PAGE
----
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Unformatted text preview: Physics 927 E.Y.Tsymbal 1 Section 16: Magnetic properties of materials (continued) Ferromagnetism Ferromagnetism is the phenomenon of spontaneous magnetization the magnetization exists in the ferromagnetic material in the absence of applied magnetic field. The best-known examples of ferromagnets are the transition metals Fe, Co, and Ni, but other elements and alloys involving transition or rare-earth elements also show ferromagnetism. Thus the rare-earth metals Gd, Dy, and the insulating transition metal oxide CrO 2 all become ferromagnetic under suitable circumstances. Ferromagnetism involves the alignment of an appreciable fraction of the molecular magnetic moments in some favorable direction in the crystal. The fact that the phenomenon is restricted to transition and rare-earth elements indicates that it is related to the unfilled 3d and 4f shells in these substances. Ferromagnetism appears only below a certain temperature, which is known as the ferromagnetic transition temperature or simply as the Curie temperature. This temperature depends on the substance, but its order of magnitude is about 1000K for Fe, Co, Gd, Dy. It might be however much less. For example it is 70K for EuO and even less for EuS. Thus the ferromagnetic range often includes the whole of the usual temperature region. Above the Curie temperature, the moments are oriented randomly, resulting in a zero net magnetization. In this region the substance is paramagnetic, and its susceptibility is given by C C T T = (1) which is the Curie-Weiss law . The constant C is called the Curie constant and T C is the Curie temperature . The Curie-Weiss law can be derived using arguments proposed by Weiss. In the ferromagnetic materials the moments are magnetized spontaneously, which implies the presence of an internal field to produce this magnetization. Weiss assumed that this field is proportional to the magnetization, i.e. E = B M (2) where is the Weiss constant. Weiss called this field the molecular field and thought that this field results from all the molecules in the sample. In reality, the origin of this field is the exchange interaction . The exchange interaction is the consequence of the Pauli exclusion principle and the Coulomb interaction between electrons. Consider for example the system of two electrons. There are two possible arrangements for the spins of the electrons: either parallel or antiparallel. If they are parallel, the exclusion principle requires the electrons to remain far apart. If they are antiparallel, the electrons may come closer together and their wave functions overlap considerably. These two arrangements have different energies because, when the electrons are close together, the energy rises as a result of the large Coulomb repulsion. This is actually an explanation of the first Hund rule according to which the system of electrons tends to have a high possible spin, which is not forbidden by the Pauli principle. As we see from this example the electrostatic energy of an electron forbidden by the Pauli principle....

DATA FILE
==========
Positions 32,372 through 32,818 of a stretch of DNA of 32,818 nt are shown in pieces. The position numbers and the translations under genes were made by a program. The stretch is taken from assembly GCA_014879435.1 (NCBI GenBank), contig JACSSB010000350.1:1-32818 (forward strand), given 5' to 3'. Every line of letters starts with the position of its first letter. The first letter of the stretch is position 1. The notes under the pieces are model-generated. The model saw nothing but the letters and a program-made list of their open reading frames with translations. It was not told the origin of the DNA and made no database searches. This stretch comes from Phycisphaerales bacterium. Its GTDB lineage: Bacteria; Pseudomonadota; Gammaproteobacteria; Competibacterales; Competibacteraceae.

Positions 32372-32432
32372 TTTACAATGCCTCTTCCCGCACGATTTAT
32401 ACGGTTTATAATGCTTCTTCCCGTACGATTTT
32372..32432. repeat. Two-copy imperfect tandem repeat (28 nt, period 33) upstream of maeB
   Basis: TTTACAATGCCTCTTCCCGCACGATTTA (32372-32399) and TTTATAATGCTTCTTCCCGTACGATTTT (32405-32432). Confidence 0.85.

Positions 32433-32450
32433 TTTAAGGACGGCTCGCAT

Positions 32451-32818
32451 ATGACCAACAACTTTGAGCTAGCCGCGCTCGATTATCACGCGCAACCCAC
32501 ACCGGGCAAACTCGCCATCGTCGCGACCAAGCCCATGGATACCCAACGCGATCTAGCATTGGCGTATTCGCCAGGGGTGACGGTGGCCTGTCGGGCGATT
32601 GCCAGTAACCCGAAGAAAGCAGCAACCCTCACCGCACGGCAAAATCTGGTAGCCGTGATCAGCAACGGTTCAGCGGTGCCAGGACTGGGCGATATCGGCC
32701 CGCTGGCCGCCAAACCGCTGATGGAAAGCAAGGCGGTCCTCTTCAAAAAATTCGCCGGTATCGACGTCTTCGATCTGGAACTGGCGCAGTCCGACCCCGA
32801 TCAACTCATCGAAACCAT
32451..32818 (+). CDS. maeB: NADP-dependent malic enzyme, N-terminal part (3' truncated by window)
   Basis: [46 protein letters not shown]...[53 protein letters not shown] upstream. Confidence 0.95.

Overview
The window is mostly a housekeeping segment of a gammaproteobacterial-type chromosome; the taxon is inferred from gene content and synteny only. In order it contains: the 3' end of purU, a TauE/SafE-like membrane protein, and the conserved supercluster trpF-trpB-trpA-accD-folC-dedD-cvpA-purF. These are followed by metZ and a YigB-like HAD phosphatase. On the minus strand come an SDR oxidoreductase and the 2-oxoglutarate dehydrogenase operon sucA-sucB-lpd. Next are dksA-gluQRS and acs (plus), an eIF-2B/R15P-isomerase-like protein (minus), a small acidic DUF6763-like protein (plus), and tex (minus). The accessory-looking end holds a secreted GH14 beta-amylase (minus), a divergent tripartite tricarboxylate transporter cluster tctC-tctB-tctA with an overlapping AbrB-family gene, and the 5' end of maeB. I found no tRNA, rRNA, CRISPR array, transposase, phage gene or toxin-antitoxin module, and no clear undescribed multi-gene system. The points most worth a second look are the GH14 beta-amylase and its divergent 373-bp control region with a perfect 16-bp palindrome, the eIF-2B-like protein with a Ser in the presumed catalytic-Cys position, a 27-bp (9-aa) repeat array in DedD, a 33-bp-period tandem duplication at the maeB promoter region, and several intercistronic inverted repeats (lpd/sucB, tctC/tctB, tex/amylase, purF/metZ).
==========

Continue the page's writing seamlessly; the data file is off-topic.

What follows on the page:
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This note was uploaded on 03/11/2012 for the course PHYSICS 927 taught by Professor Staff during the Fall '11 term at UNL.
- Fall '11